Focusing on the I in Building Information Modeling

In the December cover story of NEMA's electroindustry, leaders in the electrical industry examine the opportunity Building Information Modeling (BIM) represents as a competitive tool that would increase market presence and sales. BIM seeks to gather and integrate information on all aspects of a building, combining both visuals and product data for the lifecycle of the building. To propel the industry forward in this emerging technology, NEMA is working with IDEA to create a global BIM-compliant open standard for electroindustry data, in partnership with the buildingSMART alliance, a council of the congressionally- authorized National Institute of Building Sciences (NIBS).

Excerpts from the electroindustry article:

“BIM started out as a visualization tool, but what we’re really focusing on now is the ‘I in BIM,’ the information side, and how that information can be used to improve the way we do business. For example, after a building is completed, all the information about products in the building would be captured and delivered to the facility manager.”

Dana “Deke” Smith, executive director of the buildingSMART alliance

“IDEA already had expertise with housing the data and the infrastructure to move the data back and forth, as well as auditing the data. Since many members of NEMA already populate into the IDW, we found that much of the data is already there. Couple that with the strength of NEMA’s industry consensus process, and we achieved our initial objectives.”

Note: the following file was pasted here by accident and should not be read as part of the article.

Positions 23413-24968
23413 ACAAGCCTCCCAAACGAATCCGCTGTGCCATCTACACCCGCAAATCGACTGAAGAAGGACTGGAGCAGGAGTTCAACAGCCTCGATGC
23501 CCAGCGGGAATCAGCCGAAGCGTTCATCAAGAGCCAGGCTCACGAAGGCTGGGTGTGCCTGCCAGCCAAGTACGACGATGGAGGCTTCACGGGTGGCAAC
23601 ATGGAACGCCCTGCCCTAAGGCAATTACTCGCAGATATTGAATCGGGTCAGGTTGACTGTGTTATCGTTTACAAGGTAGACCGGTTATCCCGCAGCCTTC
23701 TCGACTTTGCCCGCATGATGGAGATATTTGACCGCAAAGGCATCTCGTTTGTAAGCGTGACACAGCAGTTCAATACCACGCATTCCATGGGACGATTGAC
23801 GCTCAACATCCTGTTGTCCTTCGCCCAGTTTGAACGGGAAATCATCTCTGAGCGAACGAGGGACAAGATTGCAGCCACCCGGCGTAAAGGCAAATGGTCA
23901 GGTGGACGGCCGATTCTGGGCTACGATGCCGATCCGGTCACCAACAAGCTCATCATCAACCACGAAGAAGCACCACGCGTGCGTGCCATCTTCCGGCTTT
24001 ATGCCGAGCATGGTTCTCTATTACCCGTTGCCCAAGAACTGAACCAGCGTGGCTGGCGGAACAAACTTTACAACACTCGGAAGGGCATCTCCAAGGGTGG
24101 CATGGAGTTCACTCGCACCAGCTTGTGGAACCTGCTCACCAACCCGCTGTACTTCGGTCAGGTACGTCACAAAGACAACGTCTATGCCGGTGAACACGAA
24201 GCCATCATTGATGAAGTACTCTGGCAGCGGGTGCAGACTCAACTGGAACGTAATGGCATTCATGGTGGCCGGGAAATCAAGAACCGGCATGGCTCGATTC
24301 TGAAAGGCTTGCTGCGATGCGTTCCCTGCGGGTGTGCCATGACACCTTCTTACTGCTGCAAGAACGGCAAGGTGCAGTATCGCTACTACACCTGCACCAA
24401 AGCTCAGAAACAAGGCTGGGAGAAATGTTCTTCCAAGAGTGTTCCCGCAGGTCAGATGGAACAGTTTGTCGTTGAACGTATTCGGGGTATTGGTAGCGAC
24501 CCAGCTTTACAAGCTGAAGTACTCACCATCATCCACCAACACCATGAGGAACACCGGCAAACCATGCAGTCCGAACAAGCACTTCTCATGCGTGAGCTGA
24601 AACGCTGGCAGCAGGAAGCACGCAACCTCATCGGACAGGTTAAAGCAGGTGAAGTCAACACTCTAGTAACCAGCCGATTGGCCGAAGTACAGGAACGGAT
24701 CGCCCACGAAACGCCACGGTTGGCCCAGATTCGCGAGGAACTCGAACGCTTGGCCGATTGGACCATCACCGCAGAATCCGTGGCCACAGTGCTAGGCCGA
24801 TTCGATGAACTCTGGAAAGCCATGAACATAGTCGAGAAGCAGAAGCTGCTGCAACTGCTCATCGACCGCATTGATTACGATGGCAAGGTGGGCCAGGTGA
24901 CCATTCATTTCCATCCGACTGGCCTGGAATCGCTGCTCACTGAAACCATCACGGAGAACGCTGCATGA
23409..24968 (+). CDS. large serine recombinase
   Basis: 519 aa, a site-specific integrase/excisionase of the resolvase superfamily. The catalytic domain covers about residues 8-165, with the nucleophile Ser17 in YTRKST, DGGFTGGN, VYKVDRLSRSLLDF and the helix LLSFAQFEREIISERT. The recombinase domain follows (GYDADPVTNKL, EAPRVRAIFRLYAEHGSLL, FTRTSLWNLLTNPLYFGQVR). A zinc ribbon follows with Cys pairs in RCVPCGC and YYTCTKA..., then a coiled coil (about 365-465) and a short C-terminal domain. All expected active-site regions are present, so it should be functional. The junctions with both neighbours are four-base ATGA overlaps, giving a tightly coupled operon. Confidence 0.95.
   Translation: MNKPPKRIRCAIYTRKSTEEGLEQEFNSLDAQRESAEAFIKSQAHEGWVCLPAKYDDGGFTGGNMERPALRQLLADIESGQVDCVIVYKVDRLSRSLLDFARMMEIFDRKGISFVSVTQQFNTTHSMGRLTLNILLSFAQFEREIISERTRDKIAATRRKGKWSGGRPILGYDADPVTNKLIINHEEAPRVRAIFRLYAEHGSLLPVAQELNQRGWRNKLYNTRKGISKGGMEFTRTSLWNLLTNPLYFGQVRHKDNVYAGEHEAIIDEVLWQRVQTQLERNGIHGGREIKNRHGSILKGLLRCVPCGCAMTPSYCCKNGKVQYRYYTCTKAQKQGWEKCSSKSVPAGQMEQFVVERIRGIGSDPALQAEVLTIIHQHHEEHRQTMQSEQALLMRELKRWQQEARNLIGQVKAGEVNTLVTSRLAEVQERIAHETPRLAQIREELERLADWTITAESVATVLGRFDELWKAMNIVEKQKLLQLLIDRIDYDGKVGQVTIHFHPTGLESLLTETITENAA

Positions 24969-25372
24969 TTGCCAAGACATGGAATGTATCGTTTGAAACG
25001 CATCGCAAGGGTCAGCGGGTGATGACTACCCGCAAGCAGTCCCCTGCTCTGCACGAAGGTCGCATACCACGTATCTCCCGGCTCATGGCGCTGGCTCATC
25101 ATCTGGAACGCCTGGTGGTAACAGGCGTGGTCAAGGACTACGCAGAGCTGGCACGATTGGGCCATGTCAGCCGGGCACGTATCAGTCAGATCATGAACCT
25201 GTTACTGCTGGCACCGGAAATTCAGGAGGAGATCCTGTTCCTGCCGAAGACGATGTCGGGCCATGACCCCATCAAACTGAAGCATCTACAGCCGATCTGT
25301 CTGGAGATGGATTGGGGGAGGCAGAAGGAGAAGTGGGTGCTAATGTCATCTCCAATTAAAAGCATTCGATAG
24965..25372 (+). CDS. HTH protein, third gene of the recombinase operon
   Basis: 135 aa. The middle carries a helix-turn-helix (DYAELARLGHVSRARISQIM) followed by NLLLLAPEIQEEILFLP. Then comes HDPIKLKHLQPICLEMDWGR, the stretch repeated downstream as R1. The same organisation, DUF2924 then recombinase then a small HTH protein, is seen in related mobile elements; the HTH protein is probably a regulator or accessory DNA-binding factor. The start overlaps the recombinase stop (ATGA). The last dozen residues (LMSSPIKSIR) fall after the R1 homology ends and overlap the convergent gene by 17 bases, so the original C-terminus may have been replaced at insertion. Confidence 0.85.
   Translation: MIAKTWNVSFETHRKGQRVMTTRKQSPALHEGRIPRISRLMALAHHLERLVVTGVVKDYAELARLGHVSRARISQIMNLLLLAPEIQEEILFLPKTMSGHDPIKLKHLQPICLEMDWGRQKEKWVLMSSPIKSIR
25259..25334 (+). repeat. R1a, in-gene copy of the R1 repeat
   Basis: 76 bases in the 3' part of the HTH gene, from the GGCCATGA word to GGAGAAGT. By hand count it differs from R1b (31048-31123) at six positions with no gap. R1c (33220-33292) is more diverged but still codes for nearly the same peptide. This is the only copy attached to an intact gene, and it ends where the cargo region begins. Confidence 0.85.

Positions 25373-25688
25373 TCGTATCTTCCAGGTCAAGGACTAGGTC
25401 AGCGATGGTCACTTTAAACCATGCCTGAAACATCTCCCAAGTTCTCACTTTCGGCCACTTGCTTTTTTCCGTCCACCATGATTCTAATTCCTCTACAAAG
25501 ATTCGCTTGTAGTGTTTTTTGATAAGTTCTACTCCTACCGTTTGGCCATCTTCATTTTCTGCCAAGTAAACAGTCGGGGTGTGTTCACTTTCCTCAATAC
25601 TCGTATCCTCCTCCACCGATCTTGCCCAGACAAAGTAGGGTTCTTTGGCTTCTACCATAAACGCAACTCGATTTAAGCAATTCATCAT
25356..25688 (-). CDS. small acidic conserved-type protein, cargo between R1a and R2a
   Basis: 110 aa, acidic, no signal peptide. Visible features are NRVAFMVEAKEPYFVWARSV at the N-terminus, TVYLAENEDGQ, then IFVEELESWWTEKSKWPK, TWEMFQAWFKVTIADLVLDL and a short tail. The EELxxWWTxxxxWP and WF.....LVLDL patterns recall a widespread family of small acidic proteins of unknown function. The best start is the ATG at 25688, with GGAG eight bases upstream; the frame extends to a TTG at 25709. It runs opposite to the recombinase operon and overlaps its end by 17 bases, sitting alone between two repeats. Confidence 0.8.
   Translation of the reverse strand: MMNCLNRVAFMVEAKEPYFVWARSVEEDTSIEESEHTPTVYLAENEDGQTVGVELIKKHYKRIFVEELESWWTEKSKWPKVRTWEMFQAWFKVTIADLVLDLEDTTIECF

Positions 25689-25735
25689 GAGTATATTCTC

Marty Brett, marketing manager for Wheatland Tube and chairman of NEMA’s BIM Task Force

“We have taken this a step further with the NEMA/IDEA solution. The heart of this next generation application is making available actual manufacturer’s data on all aspects of their products. This will enable more exact matching of needs to products in a building, ultimately saving owners money over the lifecycle of a building.”

Jim Lewis, manager of NEMA High Performance Buildings, the NEMA BIM Task Force

“Getting involved upfront is better than trying to come in at the tail end. If manufacturers pay no attention to BIM now, they will be behind the curve. They will have to live with the results of what’s being decided, whether they are happy with those requirements or not. BIM is going to move forward. The market is going to move that direction, so it’s important not to be left behind.”

Jim Pauley, vice president, industry and government relations for Schneider Electric and chairman of the NEMA High Performance Buildings Council

Go to Trade News to download the complete article and read the rest of the December electroindustry issue>